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In Pictures: External Data Storage Through The Ages

The Evolution Of External Data Storage

External storage has a colorful history. Today, many of us walk around with 32 or 64 GB of capacity on our key chain in the form of a USB-based flash drive. But it wasn't too long ago that we carried packs of CD-Rs, 3.5-inch floppy disks, and, for some, punch cards. Let's take a look at how external storage has evolved over time.

Punch Card (1900-1950s)

Years of Primary Use: 1900-1950s

Storage Capacity: 960 bits

Punch cards (also known as IBM cards or Hollerith cards) are sheets of paper that host information in the form of holes punched in specific patterns. Developed around 1725 for textile loom work, the punch card was modified for data storage in the late 1800s by Hermann Hollerith and used as a storage device for IBM. Hollerith's version of the punch card consisted of 80 columns containing 12 punch locations each, which allowed for a maximum storage capacity of 960 bits. Punch cards reached their peak use as storage devices in the 1930s-1950s, after which they were slowly replaced by magnetic tape.

Magnetic Tape (1950s-Present)

Years of Primary Use: 1950s-Present

Storage Capacity: 184 KB-5 TB

The first U.S. commercial computer, the 1951 UNIVAC I, also contained the first magnetic tape computer storage device, the UNIVSERVO I. This 1200-foot tape was able to record 128 bits per inch on its eight tracks at a data rate speed of 12 800 characters per second. It had an unprecedented storage capacity of 184 KB. The magnetic storage tape has remained popular over the decades, and current models store up to 5.0 TB of data. Even the CERN computing center has an automated magnetic tape vault to store Large Hadron Collider data.

8" Floppy Disk (1971-1979)

Years of Primary Use: 1971-1979

Storage Capacity: 100 KB-1 MB

In 1971, IBM pioneered the eight-inch floppy disk, which had an initial capacity of approximately 100 KB. Nearly as large as a personal pan pizza, it sported the quintessential look we've come to associate with floppy disks: a thin circular magnetic film core sealed in a rectangular plastic carrier. By the late 1970s, the design hadn't changed, but advances in technology increased storage space to almost 1.0 MB.

5.25" Floppy Disk (1976-1982)

Years of Primary Use: 1976-1982

Storage Capacity: 100 KB-1.2 MB

Shugart Associates developed the 5.25-inch floppy disk in 1976. Similar in appearance to the eight-inch floppy disk, yet smaller in size, the 5.25-inch format soon became standard for home PCs. Initially, its capacity was roughly the same as its predecessor, and the smaller disk ultimately held 1.2 MB.

3.5" Floppy Disk (1982-~2005)

Years of Primary Use: 1980-2005

Storage Capacity: 400 KB-1.44 MB

The 3.5-inch floppy disk was introduced by Sony in 1980. Unlike its eight-inch and 5.25-inch predecessors, the 3.5-inch disk utilized a hard protective case and sliding metal cover to protect the magnetic disk. It could hold up to 1.44 MB of data. The 3.5-inch disk soon became an industry standard, coexisting for some time with Compact Discs and Zip drives.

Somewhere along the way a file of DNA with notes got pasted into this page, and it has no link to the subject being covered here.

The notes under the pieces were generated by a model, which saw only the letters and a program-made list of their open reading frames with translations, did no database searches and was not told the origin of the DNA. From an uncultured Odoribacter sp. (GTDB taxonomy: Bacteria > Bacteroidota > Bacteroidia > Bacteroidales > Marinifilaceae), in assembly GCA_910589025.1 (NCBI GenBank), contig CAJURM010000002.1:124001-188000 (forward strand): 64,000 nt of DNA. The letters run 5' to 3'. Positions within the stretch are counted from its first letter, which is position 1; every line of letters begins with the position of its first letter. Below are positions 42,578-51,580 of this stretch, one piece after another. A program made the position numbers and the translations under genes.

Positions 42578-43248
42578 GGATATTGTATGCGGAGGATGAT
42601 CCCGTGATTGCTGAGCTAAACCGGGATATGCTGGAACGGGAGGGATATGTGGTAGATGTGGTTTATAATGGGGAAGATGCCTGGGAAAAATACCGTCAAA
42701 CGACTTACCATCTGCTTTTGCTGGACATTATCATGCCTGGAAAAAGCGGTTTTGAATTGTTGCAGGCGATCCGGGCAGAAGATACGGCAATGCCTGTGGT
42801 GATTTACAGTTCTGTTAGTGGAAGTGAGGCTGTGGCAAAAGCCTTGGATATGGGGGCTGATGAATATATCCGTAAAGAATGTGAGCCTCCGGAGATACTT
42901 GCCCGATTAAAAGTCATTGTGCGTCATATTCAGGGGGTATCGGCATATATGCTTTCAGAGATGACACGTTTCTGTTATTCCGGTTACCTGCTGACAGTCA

Compact Disc (1980s-Present)

Years of Primary Use: 1985-Present

Storage Capacity: 550 MB-700 MB

The Compact Disc (CD) was originally created for digital audio in 1982. It was introduced as a read-only PC storage device (CD-ROM) by Philips and Sony in 1985, which also developed the recordable CD (CD-R) several years later. The CD improved on the earlier floppy disks by using lasers to read and later store data, rather than magnetic strips. The CD's initial capacity was an impressive 550 MB of data; however, a high price point on the original CD-Rs, combined with the fact that they could only be written to once, led many people to continue using 3.5-inch floppy disks. Rewritable models were introduced later, but never really took off.

Zip Disk (1994-2003)

Years of Primary Use: 1994-2003

Storage Capacity: 100 MB-750 MB

Zip disks were developed by Iomega in 1994 as an alternative to the relatively low-capacity 3.5-inch floppies and high-priced CD-Rs, and indeed employed a PET film disk, similar to floppy drives. Originally limited to 100 MB of storage, Zip disks soon jumped in capacity to 750 MB. However, most people stopped using Zip disks after CD-R prices dropped in the early 2000s.

Jaz Disk (1995-2002)

Years of Primary Use: 1995-2002

Storage Capacity: 1 GB-2 GB

Jaz disks were introduced by Iomega in 1995 as a higher-capacity alternative to the company's successful Zip disks. Based on hard drive technology, the Jaz disks could store an impressive 2 GB of data. Unfortunately for Iomega, the Jaz disk didn't catch on with computer users, primarily due to its high price point and SCSI interface requirement.

DVD (1995-Present)

Years of Primary Use: 1995-Present

Storage Capacity: 4.7 GB-17.08 GB

Developed in 1995 by Toshiba and backed by both Philips and Sony, Digital Versatile Discs (DVDs) succeeded CDs. They range in capacity from 4.7 GB (single-layer, single-side) to the rarely used 17.08 GB (double-layer, double-sided).

SuperDisk (1997-1999)

Years of Primary Use: 1997-1999

Storage Capacity: 120 MB-240 MB

3M's Imation released the LS-120 SuperDisk in 1997. The SuperDisk was a "floptical"-based storage medium that combined floppy and optical technology. The SuperDisk had an initial storage capacity of 120 MB; however, 3M later released the LS-240 with 240 MB. Although the SuperDisk was unique in that it could also read and write to 3.5-inch floppies, it did not catch on due to the popularity of Zip disks and CDs.